- RNA-Seq Analysis **WAITLIST ONLY**
- Introduction to DNA Sequencing Technologies
- An Overview of Risk Prediction & Classification in 'Omics settings
GCB Academy is a series of stand-alone workshops in genome topics offered to Duke faculty, postdocs, graduate students and staff at little to no fee. Sabbatical scholars and other collaborating visitors may request registration and will be accommodated on a space-available basis. The workshops, taught by faculty and staff in GCB, range from 101-style introductions in genomic technologies, computational approaches and mass spectrometer analyses to more focused topics of molecular analysis. They are intended to introduce Duke community members to the field and build capacity in areas to further their own research.
Enrollment for each course is capped at 20 students, and registration closes 10 days before each class. You will receive an enrollment confirmation 10 days before each class. For all courses, a $100 no-show fee will be assessed if you fail to notify us 24 hours before the class begins. In the event you are unable to attend your registered course(s), please contact firstname.lastname@example.org. Many courses have a waitlist and we can offer your spot to another person.
RNA-Seq Analysis **WAITLIST ONLY**
Date: March 29, 2018; 9 am – 1:00 pm (Limited to 12 participants)
Registration Deadline: March 19, 2018
Instructor: David Corcoran
Location: Old Chem 101
Cost: $50 for faculty, postdocs and staff; Free for grad students
This 4-hour tutorial will provide you with a better understanding of the data processing and analysis methods that are used in RNA-seq analysis. We will cover topics such as data quality control, normalization, and calling differentially expressed genes. We will provide hands-on experience that will allow you to go back to your lab and work with your own data.
Pre-requisites: "Introduction to Unix" and "Introduction to Scientific Computing for Genomics" (or equivalent experience).
During the past decade, a new generation of high-throughput DNA sequencers has transformed biomedical and biotechnology research. These new technologies have fostered the development of a wide range of applications to basic and clinical research, including SNP discovery, transcriptome profiling, genome sequencing, and epigenetics. The goal of this introductory course is to teach the basic principles of next generation sequencing technology (NGS) and to present an overview of various library preparations and their applications. Advantages and limitations of various methods will be discussed and compared across technologies/platforms (Illumina, PacBio, Oxford Nanopore, Ion Torrent). This course will also provide an introduction to primary data analysis and data quality assessment steps. Attendees will become familiar with NGS technology terms and fundamentals, NGS data format and quality, and will acquire a better understanding of how to choose a suitable NGS sequencing method or instrument for their study.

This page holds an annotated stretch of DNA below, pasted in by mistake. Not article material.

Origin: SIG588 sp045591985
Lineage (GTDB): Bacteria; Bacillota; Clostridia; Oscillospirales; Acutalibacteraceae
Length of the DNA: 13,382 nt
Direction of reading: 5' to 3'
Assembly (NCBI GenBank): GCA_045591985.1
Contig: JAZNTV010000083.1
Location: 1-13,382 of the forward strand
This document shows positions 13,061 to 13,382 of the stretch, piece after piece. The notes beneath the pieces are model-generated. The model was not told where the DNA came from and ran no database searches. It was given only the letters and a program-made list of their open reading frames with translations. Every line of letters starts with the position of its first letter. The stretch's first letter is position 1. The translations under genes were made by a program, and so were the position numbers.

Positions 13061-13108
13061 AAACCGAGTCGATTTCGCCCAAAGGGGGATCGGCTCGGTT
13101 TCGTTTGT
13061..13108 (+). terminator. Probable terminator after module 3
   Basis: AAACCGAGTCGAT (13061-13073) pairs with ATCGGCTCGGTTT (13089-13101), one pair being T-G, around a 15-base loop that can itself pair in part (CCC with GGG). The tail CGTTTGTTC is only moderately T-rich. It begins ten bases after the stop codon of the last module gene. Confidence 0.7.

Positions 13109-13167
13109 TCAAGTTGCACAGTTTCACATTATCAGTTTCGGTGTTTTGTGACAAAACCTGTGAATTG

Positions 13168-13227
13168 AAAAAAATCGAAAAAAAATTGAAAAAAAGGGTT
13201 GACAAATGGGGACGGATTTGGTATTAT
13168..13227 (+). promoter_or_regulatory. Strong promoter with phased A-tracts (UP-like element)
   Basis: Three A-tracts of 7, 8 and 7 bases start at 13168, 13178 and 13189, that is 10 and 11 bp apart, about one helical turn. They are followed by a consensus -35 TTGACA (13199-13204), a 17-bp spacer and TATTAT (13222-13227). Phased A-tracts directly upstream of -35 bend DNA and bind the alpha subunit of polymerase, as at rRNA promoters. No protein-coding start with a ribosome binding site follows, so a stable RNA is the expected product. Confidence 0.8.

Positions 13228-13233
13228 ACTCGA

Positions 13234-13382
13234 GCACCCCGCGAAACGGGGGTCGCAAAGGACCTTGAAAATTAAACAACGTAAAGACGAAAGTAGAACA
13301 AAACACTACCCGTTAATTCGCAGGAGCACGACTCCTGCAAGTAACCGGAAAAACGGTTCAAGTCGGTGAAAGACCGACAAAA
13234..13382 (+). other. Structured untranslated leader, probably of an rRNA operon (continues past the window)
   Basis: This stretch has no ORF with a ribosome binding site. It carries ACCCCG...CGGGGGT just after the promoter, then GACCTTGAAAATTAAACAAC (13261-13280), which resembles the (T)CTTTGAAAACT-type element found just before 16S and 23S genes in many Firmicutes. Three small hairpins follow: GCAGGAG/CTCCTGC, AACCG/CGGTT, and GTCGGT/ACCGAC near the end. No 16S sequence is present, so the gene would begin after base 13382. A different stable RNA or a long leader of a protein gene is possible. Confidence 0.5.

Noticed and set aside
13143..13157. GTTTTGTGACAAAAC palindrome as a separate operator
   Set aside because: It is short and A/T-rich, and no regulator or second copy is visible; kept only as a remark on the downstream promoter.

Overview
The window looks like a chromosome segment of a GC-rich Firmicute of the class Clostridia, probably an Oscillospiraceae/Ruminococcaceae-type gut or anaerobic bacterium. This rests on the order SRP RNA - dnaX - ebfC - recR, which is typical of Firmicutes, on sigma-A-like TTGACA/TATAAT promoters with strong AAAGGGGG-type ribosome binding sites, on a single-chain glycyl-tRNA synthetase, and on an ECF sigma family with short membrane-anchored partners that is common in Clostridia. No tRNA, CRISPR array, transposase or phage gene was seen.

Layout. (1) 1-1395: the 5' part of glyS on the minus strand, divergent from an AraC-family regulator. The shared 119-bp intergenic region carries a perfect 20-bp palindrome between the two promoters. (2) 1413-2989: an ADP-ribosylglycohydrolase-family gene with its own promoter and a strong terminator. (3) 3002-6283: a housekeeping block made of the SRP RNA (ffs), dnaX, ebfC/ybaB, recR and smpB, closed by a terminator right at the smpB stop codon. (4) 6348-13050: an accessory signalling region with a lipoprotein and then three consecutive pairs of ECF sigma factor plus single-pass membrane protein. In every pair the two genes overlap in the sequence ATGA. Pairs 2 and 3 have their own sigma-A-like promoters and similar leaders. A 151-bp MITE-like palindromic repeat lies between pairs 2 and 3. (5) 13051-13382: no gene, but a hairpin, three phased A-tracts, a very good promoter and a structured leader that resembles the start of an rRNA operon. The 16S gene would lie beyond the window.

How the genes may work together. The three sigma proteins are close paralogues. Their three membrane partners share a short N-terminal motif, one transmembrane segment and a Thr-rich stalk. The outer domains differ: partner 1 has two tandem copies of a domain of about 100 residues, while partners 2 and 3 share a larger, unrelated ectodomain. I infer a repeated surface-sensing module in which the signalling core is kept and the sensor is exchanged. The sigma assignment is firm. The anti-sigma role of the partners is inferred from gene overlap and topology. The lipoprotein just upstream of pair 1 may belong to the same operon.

Pre-requisites: Basic understanding of molecular biology.
This course has two objectives. First, it seeks to develop an understanding of risk prediction and classification in the Omics setting. Second, for researchers who plan to develop risk models, this course seeks to provide concrete steps for study design, analysis, and interpretation.
To accomplish these goals, we will discuss how different aspects of a statistical model can provide measures of association or measures of predictive accuracy. This distinction is important in understanding how developing a model for association/etiology/causal inference is conceptually different from using the model to predict.
We will then discuss risk models in the conventional setting: larger sample sizes with a smaller number of predictors. We will cover study design, statistical models, and performance metrics. The course seeks to develop an appreciation of challenging considerations in the field, but also seeks to provide clear steps on how to proceed. Finally, we will review areas of active research and in what direction the field is moving.
After establishing foundations, we will move into the Omics realm, which is characterized by smaller samples sizes and thousands of predictors. Prediction models in Omics often use machine-learning techniques, so we will cover some common machine-learning techniques and what makes them different from more conventional models. We will review current best practices with an emphasis on estimating performance.
We will conclude with a mix of topics including: the time-to-event setting, the competing -risk setting, the challenges of replication in biomarker research, and a summary of steps to develop a risk-prediction model.